The Hall of Fame jockey usually tries to occupy himself with a glass of his favorite wine or by watching football, anything to quiet his frantic mind. He doesn't want to think about Zenyatta's winning streak, now 19-0.
But eventually he caves and opens the Daily Racing Form , the industry's book of past performances and handicapping.
"Then the floodgates open. What if this happens, what if this happens. It just never stops," he said recently. "As blessed believe me as I am, and I'm not complaining by no means, to ride her also becomes a lot of responsibility."
Smith will feel the pressure again Saturday, when Zenyatta enters the starting gate for the $5 million Breeders' Cup Classic at Churchill Downs.
"If we're blessed enough to finish this thing 20-0, how do you even describe it?" he said. "It would just be incredible."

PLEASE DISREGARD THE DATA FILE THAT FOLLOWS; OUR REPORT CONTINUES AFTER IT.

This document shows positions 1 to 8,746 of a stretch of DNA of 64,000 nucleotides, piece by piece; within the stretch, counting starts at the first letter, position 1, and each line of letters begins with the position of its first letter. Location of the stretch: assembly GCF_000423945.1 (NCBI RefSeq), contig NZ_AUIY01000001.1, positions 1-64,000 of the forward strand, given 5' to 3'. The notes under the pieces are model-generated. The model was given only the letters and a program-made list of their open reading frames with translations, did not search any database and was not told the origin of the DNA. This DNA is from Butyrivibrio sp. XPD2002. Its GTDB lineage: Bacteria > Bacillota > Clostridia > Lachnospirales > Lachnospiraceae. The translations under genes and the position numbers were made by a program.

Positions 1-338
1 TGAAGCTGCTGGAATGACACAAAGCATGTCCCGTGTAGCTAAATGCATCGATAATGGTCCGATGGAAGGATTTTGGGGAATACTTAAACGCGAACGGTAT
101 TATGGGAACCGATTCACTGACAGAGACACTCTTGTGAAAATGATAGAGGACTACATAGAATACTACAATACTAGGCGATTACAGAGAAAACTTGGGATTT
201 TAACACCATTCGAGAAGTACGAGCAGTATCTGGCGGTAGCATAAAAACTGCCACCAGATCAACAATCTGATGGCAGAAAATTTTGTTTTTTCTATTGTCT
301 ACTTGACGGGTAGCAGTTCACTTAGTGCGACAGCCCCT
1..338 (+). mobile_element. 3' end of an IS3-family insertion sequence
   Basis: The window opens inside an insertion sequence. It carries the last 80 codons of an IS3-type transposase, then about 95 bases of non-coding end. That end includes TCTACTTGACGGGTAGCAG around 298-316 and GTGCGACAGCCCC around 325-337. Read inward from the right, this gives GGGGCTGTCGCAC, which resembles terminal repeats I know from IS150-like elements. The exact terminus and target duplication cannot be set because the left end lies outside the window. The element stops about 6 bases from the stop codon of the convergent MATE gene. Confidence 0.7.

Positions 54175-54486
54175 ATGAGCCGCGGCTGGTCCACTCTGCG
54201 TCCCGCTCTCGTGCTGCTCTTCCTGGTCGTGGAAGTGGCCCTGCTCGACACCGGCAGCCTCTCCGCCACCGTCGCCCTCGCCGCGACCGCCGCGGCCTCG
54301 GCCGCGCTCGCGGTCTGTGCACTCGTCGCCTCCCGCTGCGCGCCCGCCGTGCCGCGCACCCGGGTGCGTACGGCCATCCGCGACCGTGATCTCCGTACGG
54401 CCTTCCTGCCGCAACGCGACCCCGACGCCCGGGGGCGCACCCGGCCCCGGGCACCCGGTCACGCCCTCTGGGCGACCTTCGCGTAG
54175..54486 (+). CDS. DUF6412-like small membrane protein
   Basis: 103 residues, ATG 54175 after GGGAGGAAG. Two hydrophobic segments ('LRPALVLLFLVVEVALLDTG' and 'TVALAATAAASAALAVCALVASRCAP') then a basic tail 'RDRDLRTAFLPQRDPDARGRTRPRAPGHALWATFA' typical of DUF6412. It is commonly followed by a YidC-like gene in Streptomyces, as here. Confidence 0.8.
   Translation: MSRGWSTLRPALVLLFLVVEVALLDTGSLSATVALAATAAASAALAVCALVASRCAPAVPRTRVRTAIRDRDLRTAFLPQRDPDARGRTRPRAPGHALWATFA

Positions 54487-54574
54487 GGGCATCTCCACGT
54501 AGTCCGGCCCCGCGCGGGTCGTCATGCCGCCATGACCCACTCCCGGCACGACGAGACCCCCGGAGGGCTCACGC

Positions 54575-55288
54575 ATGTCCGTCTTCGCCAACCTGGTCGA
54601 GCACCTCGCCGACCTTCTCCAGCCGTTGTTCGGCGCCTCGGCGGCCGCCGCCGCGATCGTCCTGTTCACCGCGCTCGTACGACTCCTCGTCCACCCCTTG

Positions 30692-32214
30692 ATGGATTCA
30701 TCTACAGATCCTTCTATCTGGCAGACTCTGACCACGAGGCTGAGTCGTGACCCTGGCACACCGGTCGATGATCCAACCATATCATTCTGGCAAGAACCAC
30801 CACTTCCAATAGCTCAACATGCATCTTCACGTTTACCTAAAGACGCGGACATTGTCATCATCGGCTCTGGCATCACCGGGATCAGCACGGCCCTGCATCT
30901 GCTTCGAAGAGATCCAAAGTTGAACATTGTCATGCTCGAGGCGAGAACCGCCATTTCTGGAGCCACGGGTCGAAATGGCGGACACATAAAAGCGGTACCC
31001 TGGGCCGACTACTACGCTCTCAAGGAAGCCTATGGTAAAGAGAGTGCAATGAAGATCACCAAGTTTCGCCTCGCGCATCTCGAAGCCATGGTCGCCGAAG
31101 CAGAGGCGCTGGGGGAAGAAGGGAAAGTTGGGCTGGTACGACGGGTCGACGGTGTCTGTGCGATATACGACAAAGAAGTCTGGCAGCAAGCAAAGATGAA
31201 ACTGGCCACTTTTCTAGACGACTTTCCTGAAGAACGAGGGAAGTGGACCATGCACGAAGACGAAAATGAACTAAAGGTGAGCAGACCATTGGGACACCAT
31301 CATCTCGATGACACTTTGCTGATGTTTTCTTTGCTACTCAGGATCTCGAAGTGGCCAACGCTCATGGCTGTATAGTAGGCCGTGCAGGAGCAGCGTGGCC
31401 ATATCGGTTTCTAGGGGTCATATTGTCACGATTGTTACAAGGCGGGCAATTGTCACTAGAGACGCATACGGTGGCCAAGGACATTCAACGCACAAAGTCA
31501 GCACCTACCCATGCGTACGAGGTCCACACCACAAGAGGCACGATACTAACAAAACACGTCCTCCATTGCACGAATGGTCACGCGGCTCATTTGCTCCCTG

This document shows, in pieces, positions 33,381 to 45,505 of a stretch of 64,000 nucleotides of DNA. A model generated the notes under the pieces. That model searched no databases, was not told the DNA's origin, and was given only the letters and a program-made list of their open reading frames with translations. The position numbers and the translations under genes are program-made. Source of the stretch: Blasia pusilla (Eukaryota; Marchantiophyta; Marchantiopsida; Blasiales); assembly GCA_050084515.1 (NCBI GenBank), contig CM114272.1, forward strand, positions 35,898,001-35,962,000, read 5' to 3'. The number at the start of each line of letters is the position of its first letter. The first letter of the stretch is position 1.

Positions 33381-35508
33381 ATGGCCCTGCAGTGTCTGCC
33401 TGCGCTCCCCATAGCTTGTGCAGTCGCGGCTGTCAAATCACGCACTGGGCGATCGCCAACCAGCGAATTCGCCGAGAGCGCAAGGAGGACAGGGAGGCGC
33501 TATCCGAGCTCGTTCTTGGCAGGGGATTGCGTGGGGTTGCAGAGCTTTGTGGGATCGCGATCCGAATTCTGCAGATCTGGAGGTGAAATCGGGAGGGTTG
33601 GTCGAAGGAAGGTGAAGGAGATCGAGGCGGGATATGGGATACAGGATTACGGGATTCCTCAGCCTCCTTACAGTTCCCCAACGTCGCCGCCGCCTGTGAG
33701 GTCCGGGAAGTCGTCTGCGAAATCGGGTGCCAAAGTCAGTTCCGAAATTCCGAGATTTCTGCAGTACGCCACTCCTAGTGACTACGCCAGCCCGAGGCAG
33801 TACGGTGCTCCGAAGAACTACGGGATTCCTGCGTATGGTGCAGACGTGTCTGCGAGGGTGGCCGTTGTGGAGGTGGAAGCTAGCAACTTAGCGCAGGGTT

Last year, she beat the boys to become the first female to win the Classic. Now she'll take on the best male horses in the world again. A victory would likely make Zenyatta the Horse of the Year, an honor she lost out on last year when Rachel Alexandra won.
"It's the first Classic ever that everybody is going to be rooting for one horse," said trainer Bob Baffert, who will saddle Preakness winner Lookin At Lucky in the race.
Zenyatta has that effect on people, drawing many new fans, especially women. She drew the largest crowd in nine years -- 25,837 -- to Hollywood Park for her most recent race last month.
As beloved as she is, Zenyatta has detractors. They point out that 17 of her 19 wins have come on the controversial synthetic surfaces at Southern California's tracks.
Saturday's Classic is on dirt.
"She beats them in the big one and they still want to complain," Smith said dismissively. "Thirty-three months, she's still running this way, that's incredible. No one's ever done this."